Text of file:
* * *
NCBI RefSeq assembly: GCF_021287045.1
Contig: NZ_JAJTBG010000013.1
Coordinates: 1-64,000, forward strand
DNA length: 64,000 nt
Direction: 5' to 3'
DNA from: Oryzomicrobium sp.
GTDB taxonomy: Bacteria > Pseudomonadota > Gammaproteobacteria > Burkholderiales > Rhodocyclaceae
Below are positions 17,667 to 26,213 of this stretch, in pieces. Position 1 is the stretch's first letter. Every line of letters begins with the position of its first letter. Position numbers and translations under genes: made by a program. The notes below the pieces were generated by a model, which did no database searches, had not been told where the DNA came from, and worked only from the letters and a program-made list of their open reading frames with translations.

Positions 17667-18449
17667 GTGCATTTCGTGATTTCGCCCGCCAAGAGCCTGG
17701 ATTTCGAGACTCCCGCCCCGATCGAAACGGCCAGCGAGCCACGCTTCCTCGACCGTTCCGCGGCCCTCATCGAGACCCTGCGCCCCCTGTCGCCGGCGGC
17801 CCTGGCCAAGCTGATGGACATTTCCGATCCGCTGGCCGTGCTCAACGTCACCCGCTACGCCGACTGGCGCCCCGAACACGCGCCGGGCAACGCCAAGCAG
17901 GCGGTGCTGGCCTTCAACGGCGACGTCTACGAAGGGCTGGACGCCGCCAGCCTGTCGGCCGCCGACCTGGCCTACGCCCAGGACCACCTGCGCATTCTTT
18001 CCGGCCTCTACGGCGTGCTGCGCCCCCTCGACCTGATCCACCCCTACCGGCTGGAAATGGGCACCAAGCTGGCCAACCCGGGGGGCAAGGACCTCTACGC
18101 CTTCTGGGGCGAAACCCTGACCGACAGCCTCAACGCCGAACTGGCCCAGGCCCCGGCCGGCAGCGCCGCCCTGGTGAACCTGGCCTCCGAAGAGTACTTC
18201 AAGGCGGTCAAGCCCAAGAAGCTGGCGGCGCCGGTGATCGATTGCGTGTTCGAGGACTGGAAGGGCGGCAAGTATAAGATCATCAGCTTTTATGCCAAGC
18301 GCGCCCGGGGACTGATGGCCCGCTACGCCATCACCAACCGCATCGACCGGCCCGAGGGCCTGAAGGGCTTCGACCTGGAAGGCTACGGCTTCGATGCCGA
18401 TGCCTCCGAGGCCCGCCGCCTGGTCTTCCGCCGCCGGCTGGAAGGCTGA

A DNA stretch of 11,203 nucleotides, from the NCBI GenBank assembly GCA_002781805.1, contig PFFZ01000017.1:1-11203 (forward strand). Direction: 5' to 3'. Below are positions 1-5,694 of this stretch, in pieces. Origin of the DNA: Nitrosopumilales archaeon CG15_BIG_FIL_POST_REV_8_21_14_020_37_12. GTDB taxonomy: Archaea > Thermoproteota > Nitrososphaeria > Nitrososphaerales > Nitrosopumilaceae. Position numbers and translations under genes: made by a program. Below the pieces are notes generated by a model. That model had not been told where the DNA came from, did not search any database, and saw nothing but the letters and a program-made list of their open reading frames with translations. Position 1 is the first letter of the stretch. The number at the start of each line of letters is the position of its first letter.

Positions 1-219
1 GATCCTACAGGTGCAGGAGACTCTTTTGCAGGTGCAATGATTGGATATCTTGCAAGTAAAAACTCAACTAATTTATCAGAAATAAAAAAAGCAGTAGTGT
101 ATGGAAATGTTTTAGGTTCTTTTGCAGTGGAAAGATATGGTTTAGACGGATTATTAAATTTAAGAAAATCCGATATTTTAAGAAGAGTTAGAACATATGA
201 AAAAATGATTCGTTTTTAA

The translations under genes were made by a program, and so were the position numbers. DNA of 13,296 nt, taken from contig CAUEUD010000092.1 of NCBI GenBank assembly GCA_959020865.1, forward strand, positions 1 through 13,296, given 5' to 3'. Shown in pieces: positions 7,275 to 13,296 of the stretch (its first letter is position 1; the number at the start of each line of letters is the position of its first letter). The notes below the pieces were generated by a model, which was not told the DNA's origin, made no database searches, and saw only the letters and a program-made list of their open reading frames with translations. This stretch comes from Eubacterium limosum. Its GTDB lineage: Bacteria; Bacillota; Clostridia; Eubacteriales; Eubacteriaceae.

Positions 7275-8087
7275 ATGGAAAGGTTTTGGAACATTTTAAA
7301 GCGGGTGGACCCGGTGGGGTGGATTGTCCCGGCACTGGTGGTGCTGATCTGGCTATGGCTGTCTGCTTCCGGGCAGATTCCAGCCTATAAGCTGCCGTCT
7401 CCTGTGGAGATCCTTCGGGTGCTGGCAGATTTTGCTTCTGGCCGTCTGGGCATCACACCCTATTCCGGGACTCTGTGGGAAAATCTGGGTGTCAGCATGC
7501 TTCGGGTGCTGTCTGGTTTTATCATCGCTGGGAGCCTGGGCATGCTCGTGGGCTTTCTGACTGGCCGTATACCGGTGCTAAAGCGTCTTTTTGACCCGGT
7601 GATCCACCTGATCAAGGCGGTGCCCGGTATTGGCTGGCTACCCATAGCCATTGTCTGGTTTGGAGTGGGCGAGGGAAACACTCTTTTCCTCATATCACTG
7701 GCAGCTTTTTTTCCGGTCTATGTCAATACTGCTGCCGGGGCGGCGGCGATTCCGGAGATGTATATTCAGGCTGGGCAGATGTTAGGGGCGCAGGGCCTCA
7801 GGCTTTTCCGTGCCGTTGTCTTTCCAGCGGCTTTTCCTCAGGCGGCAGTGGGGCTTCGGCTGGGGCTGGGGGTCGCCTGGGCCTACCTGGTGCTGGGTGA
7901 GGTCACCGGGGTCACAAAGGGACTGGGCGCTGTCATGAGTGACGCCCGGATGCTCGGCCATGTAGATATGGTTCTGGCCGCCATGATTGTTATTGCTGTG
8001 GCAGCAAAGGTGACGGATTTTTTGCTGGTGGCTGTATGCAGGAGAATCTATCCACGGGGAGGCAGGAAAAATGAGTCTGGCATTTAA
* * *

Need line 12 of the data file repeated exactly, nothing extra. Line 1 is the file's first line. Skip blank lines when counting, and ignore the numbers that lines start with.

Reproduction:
17801 CCTGGCCAAGCTGATGGACATTTCCGATCCGCTGGCCGTGCTCAACGTCACCCGCTACGCCGACTGGCGCCCCGAACACGCGCCGGGCAACGCCAAGCAG